The United Nations Human Rights Office says China's discriminatory detention of Uyghurs in Xinjiang may constitute "crimes against humanity."
In a landmark report released on Wednesday — roughly one year in the making — the UN rights office concluded that Uyghurs and people of other Muslim groups in Xinjiang were deprived of their fundamental rights from 2017 to 2019, and potentially thereafter.
"Allegations of patterns of torture or ill-treatment, including forced medical treatment and adverse conditions of detention, are credible," the report said.
China has long been accused by Amnesty International, Human Rights Watch and other groups of detaining more than one million Uyghurs in the far-western Xinjiang region.
The new UN report said the situation "requires urgent attention by the government, the United Nations intergovernmental bodies and human rights system, as well as the international community more broadly."
A long time coming
The much-anticipated report draws from interviews with former detainees and other insiders at eight separate detention centers in Xinjiang.
Some detainees claimed they were made to sign contracts to remain silent about their experiences. The UN rights office also said Chinese authorities were not always forthcoming with information.
The 48-page report also observed a shift from detention in what Beijing calls "vocational centers" to more formal imprisonment on criminal grounds.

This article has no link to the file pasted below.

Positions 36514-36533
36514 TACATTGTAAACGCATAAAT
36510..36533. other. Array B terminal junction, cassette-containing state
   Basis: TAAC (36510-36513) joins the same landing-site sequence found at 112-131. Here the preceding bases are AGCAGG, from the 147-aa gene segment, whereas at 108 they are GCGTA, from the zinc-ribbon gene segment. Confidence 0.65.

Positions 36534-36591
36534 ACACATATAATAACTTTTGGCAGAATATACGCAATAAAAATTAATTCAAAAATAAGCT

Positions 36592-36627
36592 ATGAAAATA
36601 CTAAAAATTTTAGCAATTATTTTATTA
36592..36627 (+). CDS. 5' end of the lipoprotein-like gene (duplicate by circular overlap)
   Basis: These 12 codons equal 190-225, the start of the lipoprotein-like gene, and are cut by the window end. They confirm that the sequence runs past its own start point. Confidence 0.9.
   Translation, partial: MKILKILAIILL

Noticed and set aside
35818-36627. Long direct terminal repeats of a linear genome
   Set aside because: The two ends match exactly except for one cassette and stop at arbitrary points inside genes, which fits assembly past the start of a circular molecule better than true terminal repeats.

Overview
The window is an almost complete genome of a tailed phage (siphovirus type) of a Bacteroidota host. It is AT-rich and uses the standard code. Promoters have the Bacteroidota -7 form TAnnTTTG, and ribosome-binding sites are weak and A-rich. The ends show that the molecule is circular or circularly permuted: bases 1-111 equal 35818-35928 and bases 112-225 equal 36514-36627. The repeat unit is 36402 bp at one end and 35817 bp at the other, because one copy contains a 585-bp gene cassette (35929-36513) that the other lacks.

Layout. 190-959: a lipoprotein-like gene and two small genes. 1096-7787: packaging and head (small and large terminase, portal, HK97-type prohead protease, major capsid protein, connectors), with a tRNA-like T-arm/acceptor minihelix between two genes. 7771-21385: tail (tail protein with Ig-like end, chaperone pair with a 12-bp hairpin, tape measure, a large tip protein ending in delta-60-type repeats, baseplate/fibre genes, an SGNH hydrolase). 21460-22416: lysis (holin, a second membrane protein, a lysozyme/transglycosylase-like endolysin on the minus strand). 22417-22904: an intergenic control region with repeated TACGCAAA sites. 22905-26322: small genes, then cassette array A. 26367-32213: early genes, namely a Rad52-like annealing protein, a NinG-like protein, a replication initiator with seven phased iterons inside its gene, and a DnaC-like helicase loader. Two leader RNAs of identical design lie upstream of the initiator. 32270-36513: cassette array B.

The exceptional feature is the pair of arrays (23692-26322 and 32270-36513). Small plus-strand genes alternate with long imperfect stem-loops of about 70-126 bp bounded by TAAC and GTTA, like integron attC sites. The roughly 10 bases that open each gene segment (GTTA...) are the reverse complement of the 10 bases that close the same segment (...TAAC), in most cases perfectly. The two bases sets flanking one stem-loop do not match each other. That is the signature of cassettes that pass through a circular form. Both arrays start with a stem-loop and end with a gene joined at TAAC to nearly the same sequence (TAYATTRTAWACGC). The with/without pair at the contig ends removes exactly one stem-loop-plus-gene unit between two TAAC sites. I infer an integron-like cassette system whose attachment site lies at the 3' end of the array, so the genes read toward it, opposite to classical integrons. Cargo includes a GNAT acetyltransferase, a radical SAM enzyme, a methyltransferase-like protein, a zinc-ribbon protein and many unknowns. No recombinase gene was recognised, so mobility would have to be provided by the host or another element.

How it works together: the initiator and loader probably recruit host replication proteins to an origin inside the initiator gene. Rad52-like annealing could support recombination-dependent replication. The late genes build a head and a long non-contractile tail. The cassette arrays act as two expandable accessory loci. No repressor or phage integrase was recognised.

"This is of particular concern given the vague and capacious definitions of terrorism, 'extremism' and public security related offenses under domestic criminal law,'' the report said, saying it could lead to lengthy sentences.
The report was released just 13 minutes before UN rights chief Michelle Bachelet finished her four-year stint in the role.
Bachelet has been accused of being too soft on China in the past. However, she rejected Chinese calls to withhold the report.
"I said that I would publish it before my mandate ended and I have," Bachelet told the Agence France-Presse news agency.
"The issues are serious — and I raised them with high-level national and regional authorities in the country."
China's ambassador to the UN, Zhang Jun, said earlier on Wednesday that Beijing was "firmly opposed'' to the release of the report, which had been ready for months.
Prior to seeing the report, Zhang claimed the "so-called Xinjiang issue is a completely fabricated lie" designed to undermine China.